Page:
Summer Research Program for Science Teachers

Andrew Hall

Manhattan Center for Science and Mathematics

August 2005


How do fronts affect our weather?


Do Now:   What characteristics does a mT air mass have?  Explain why these characteristics are present.



Students will be able to:

v     Explain what a front is

v     Describe the different types of fronts

v     Identify and interpret front symbols with and without reference tables

v     Identify fronts using cross section of troposphere diagrams

v     Explain why certain weather conditions are associated with fronts



      A front is a boundary between air masses

      There are 4 types of fronts: warm, cold, stationary, and occluded

      The first 3 occur when a warm air mass meets a cold air mass

      The front is warm if the warm air mass pushes into and over the cold air mass

         Show warm front animation with projector

         Q: Why does the warm air mass go over the cold one?

      The front is cold if the cold air mass pushes into and under the warm air mass

         Show cold front animation

         Q: What do you think is happening at a stationary front?

      Occluded fronts occur when a warm front and a cold front collide

         Show occluded front animation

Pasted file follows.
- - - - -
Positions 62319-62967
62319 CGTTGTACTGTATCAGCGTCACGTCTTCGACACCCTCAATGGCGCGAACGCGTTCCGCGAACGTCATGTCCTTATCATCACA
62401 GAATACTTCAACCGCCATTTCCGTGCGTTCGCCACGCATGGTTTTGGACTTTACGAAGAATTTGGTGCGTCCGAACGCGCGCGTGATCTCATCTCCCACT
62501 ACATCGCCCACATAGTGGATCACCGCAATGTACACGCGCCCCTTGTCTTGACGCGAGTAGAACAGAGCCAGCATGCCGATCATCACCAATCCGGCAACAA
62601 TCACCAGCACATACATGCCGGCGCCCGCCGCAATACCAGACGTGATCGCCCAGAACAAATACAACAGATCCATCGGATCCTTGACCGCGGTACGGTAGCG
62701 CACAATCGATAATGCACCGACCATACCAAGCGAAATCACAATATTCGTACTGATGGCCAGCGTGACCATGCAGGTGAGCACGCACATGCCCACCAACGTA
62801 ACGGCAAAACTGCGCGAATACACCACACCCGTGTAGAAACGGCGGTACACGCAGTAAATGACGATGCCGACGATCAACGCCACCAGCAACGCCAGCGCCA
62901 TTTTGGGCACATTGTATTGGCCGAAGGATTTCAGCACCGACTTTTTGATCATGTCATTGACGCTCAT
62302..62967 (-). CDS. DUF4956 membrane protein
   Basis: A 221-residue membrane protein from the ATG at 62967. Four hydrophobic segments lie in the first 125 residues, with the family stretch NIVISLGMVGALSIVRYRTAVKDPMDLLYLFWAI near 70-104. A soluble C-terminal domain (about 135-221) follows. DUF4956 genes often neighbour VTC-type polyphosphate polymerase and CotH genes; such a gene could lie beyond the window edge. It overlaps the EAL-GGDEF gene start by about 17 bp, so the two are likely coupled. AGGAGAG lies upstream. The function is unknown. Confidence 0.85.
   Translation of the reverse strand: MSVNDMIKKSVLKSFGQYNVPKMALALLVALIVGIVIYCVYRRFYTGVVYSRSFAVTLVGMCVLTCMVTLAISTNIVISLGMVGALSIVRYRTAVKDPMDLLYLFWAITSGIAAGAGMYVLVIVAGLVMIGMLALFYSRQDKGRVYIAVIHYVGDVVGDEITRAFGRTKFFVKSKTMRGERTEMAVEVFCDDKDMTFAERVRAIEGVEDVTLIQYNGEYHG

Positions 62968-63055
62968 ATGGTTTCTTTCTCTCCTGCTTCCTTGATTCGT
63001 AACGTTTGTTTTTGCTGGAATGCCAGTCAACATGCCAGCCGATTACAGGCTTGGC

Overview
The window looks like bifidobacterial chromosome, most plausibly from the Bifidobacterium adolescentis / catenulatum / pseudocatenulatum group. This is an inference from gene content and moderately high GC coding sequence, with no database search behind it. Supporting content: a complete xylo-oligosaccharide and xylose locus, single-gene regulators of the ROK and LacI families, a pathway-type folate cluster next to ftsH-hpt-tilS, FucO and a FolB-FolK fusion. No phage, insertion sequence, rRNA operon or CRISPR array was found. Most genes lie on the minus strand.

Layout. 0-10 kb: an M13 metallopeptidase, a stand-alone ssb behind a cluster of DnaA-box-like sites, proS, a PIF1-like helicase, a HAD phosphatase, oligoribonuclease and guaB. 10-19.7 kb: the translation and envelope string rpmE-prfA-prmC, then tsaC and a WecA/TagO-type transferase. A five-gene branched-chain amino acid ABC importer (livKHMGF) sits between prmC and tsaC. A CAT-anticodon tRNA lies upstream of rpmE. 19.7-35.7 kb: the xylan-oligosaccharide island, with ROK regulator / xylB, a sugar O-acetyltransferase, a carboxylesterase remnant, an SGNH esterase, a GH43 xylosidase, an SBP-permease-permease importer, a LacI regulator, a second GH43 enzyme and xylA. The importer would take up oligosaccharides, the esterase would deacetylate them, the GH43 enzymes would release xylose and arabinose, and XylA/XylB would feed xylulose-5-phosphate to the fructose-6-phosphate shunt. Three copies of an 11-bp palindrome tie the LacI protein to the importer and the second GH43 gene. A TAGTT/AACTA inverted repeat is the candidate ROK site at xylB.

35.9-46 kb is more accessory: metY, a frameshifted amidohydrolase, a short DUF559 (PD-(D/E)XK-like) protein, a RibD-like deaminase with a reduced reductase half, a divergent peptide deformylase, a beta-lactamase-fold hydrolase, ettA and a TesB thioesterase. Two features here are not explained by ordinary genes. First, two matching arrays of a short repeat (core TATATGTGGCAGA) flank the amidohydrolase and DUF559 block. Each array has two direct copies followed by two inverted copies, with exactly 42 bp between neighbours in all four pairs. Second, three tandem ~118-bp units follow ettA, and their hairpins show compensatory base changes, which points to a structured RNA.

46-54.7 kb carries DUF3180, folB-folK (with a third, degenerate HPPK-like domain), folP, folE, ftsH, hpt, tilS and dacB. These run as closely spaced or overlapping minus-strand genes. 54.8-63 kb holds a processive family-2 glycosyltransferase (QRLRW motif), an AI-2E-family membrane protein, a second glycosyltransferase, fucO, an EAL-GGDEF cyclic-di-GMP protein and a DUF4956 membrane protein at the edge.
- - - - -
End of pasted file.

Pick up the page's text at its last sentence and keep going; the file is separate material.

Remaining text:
The most common weather associated with fronts is precipitation

         Why would a front cause precipitation?

         Show animation of warm air rising, cooling, condensing



      Find the symbols for these fronts in your reference table

         Q: Which front symbol is this?  (show image of front on map)

         Q: Which compass direction is this front moving? (animate map after answer)

      Show map of a front heading towards a city

         How do you think the weather in (city X) is going to change over the next 24 hours?  Why will these changes occur?


National Standards:

v     TEACHING STANDARD D:  Make the available science tools, materials, media, and technological resources accessible to students

v     TEACHING STANDARD B: [focus] the attention of students on how they know what they know and how their knowledge connects to larger ideas promote many different forms of communication (for example, spoken, written, pictorial, graphic, mathematical, and electronic)